Within Victoria, alcohol laws have consequences (such as fines, imprisonment or disqualification from driving) to deter people from risky behaviour.
In Victoria, there are alcohol laws and consequences relating to:
- drinking in a public place
- underage drinking (including secondary supply)
- liquor licensing
- drink driving.
You are breaking the law anywhere in Australia if you drink and drive with a blood alcohol concentration (BAC) over 0.05.
Public drunkenness in Victoria
Under Victoria’s Summary Offences Act 1966, there are a few ways you can get in trouble with the law while drinking alcohol in a public place.
If you’re drunk in a public place, there are 3 offences you can be arrested and charged with. Police may also place you in custody until you are sober.
If you’re convicted of one of these offences, the following penalties apply:
A penalty unit is how a fine is calculated. The amount of one penalty unit is indexed and increases each year on 1 July. Currently, one penalty unit is over $180.
Victoria Legal Aid has more information about current penalty unit rates. However, this offense is set to be decriminalised in Victoria in 2023.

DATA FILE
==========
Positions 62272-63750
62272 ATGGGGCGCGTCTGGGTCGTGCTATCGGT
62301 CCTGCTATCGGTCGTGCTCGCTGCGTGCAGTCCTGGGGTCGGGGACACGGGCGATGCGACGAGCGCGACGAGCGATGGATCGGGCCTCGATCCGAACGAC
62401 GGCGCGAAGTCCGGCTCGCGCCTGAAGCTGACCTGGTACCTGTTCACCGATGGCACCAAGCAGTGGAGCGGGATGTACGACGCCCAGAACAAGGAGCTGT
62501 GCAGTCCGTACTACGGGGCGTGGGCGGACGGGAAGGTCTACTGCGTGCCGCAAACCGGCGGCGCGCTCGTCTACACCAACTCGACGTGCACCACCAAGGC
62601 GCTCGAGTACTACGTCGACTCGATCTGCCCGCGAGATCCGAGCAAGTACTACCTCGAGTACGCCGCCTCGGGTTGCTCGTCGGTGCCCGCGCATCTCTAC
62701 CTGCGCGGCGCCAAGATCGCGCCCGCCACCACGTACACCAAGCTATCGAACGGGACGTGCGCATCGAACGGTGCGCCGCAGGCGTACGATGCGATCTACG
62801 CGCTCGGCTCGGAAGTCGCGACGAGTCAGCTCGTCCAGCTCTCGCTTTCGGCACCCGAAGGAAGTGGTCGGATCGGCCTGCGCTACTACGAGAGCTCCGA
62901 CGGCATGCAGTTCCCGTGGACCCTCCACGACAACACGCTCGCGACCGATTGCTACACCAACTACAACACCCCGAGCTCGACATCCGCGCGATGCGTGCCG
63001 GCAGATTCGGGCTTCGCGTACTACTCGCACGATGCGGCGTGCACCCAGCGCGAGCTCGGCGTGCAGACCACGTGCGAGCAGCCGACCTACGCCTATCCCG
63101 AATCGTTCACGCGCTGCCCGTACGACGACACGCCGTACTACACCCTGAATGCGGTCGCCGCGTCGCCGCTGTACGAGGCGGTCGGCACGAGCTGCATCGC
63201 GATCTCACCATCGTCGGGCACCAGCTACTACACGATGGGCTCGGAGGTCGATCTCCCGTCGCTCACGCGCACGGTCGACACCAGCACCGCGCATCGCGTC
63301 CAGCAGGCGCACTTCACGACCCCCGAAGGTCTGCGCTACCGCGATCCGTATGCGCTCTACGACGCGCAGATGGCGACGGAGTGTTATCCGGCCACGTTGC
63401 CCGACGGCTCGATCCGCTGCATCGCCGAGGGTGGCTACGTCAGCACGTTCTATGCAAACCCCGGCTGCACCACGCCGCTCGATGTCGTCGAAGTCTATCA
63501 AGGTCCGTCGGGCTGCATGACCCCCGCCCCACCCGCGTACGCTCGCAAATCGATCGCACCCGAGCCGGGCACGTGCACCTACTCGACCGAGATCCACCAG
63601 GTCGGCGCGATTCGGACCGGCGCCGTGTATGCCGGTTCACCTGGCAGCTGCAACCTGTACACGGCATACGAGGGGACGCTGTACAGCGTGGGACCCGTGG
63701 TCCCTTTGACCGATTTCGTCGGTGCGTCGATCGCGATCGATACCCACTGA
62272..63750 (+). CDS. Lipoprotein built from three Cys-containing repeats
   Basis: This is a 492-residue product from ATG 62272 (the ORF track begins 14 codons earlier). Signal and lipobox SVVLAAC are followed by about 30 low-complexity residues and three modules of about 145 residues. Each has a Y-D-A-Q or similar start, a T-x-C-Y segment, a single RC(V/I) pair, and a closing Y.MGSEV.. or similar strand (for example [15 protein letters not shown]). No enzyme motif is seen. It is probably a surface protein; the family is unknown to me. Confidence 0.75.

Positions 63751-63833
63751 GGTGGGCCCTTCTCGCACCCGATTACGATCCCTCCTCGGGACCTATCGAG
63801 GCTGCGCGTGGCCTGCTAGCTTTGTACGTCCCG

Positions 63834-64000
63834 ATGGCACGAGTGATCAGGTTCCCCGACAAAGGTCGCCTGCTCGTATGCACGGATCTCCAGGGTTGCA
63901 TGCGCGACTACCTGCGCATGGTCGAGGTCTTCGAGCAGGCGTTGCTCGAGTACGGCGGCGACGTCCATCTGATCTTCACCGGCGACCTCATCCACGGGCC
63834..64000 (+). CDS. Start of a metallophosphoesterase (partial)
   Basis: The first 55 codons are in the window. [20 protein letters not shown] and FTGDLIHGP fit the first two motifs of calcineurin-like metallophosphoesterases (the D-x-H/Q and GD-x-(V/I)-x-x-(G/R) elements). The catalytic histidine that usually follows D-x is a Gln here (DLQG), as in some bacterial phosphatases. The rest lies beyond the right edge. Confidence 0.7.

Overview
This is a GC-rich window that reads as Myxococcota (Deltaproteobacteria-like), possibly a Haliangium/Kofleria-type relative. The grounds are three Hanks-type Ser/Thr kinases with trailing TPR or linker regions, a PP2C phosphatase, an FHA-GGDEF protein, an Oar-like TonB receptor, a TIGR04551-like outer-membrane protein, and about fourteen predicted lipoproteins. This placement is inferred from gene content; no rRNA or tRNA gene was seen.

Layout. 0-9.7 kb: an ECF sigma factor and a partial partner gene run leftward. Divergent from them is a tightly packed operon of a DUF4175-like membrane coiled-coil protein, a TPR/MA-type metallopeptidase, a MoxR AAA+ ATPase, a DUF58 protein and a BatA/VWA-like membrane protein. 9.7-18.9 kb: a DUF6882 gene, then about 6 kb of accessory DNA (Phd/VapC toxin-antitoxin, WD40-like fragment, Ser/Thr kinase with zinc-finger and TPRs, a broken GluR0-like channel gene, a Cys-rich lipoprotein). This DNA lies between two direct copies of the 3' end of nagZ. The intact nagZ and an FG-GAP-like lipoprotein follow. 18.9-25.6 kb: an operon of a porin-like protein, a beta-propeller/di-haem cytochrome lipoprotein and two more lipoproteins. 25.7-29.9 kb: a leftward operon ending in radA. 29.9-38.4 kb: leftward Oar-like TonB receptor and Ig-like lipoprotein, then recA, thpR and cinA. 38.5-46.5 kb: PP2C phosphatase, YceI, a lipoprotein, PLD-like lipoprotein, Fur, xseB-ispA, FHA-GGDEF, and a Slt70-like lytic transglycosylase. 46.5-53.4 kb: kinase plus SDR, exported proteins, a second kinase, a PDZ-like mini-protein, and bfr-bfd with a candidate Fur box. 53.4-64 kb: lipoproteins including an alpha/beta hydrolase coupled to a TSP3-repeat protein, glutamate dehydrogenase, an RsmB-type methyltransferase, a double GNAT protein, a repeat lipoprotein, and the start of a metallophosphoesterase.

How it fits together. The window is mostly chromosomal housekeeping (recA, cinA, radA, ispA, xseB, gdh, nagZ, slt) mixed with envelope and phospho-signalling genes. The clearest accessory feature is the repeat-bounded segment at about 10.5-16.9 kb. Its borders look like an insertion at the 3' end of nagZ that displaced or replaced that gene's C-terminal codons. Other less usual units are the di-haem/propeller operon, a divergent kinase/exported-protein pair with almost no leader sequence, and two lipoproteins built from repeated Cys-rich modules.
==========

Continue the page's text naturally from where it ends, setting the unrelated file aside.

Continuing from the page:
Alcohol-related violence trouble spots
Under the Liquor Control Reform Act 1998, certain areas shown to have a greater tendency for alcohol related violence and antisocial behaviour can be classified as ‘designated areas’. This determination is made by the Victorian Liquor Commission (VLC) in consultation with the Chief Commissioner of Police.
Once an area has been ‘designated’ Victoria Police has the power to ban people from that area for up to 72 hours for various offences (including drunkenness, physical assault, destroying or damaging property and failure to leave licensed premises. Repeat offenders can be banned for up to 12 months.
Barring problem customers from licensed premises
There are 3 ways problem customers can be barred or banned from licensed premises:
- General powers to refuse entry – every licensee can refuse entry or ask a person to leave (as long as this refusal is non-discriminatory)
- Ban entry under a liquor accord – licensees can join or sign a ‘liquor accord agreement’ to ban troublesome people.
- Issue a Barring Order Victoria Police, licensees or ‘responsible persons’ can issue an order that is enforced by Victoria Police.